Happy Birthday, Wanda June Reviews

  • Nov 13, 2007

    great wicked satire!

    great wicked satire!

  • Aug 13, 2007

    1) I'm really glad I got to see this. Hopefully it gets a DVD release. I wasn't even aware Vonnegut had ever penned a screenplay. 2) In the vein of Edward Albee-like theater of the absurd, with more straight comedy so it's nowhere near as oppressive as Who's Afraid of Virginia Woolf. Vonnegut lets the gags take over, and while he does the tension between Penelope Ryan and the returned Harold Ryan is significantly more compelling than during the final twenty minutes, when the gags mostly drop and it focuses in on Harold and Penelope. The final climactic condemnation of Harold Ryan--"You're a clown! That's what you are! A clown!"--kind of misses whatever mark it was aiming for, since up until that point, everyone in the movie is a clown except for Penelope. 3) Wanda June's monologue is the most inspired thing in the whole movie. "Don't feel bad about killing someone, because they're in Heaven now and they're happy you killed them." Sort of the opposite of the running South Park gag where everyone who is dead is in Hell--which always seemed to be a dig at the Evangelical belief that everyone who isn't born again is going to Hell--here the joke seems to be more about the very idea of an afterlife at all, or at least the idea that moving on to an afterlife is just like moving to a new place you can only get to by dying. 4) William Hickey was hilarious as Looseleaf Harper. Too bad it looks like he mostly had small roles in movies around this time. Never heard of him before. 5) The other funniest thing in the movie was the at once obvious and subtle joke when the Baron stands outside the bar in Heaven and takes a leak, followed by a cut to Harold and his son standing on a balcony, where it suddenly starts to rain.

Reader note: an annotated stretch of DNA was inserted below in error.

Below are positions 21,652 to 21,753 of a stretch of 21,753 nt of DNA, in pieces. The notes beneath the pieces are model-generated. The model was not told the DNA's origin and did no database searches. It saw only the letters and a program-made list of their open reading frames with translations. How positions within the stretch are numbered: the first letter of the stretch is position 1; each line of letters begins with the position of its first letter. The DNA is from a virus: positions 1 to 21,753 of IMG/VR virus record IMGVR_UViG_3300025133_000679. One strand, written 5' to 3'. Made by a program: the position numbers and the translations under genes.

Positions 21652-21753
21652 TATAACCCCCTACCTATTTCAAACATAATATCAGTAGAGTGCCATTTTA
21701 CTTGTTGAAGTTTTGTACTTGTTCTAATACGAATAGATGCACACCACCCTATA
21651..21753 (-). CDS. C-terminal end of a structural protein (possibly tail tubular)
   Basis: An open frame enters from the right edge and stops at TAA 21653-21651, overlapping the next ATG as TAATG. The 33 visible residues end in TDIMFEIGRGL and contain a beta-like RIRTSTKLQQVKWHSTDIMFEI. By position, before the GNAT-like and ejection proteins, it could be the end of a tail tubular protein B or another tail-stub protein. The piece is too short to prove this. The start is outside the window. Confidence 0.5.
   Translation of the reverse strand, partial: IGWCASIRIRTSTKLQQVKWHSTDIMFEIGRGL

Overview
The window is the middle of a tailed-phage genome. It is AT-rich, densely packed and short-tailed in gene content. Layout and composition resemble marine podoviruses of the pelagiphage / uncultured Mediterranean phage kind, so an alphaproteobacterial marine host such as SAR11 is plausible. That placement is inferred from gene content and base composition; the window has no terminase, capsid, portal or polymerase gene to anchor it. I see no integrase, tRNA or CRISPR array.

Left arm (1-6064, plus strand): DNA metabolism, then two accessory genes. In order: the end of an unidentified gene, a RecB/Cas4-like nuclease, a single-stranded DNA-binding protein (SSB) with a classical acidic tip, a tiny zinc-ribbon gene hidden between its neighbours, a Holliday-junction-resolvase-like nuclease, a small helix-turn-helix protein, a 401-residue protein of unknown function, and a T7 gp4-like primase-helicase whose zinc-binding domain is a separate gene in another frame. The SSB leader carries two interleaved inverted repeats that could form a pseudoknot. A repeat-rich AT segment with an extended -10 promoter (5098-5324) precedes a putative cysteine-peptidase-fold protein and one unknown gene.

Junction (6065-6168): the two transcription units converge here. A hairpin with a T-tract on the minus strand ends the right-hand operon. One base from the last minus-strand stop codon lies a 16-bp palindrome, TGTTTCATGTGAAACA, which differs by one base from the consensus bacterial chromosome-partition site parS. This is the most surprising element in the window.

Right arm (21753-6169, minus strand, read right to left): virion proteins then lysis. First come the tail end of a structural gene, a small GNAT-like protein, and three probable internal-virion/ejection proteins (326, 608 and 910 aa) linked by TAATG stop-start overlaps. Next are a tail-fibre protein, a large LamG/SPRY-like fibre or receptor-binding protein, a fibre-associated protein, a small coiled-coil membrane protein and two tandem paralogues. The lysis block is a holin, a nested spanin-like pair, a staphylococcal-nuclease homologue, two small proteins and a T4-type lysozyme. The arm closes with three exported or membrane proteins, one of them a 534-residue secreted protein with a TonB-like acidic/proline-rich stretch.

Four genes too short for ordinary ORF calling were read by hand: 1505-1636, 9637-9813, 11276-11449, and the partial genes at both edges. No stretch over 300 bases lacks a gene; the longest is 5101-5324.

1) I'm really glad I got to see this. Hopefully it gets a DVD release. I wasn't even aware Vonnegut had ever penned a screenplay. 2) In the vein of Edward Albee-like theater of the absurd, with more straight comedy so it's nowhere near as oppressive as Who's Afraid of Virginia Woolf. Vonnegut lets the gags take over, and while he does the tension between Penelope Ryan and the returned Harold Ryan is significantly more compelling than during the final twenty minutes, when the gags mostly drop and it focuses in on Harold and Penelope. The final climactic condemnation of Harold Ryan--"You're a clown! That's what you are! A clown!"--kind of misses whatever mark it was aiming for, since up until that point, everyone in the movie is a clown except for Penelope. 3) Wanda June's monologue is the most inspired thing in the whole movie. "Don't feel bad about killing someone, because they're in Heaven now and they're happy you killed them." Sort of the opposite of the running South Park gag where everyone who is dead is in Hell--which always seemed to be a dig at the Evangelical belief that everyone who isn't born again is going to Hell--here the joke seems to be more about the very idea of an afterlife at all, or at least the idea that moving on to an afterlife is just like moving to a new place you can only get to by dying. 4) William Hickey was hilarious as Looseleaf Harper. Too bad it looks like he mostly had small roles in movies around this time. Never heard of him before. 5) The other funniest thing in the movie was the at once obvious and subtle joke when the Baron stands outside the bar in Heaven and takes a leak, followed by a cut to Harold and his son standing on a balcony, where it suddenly starts to rain.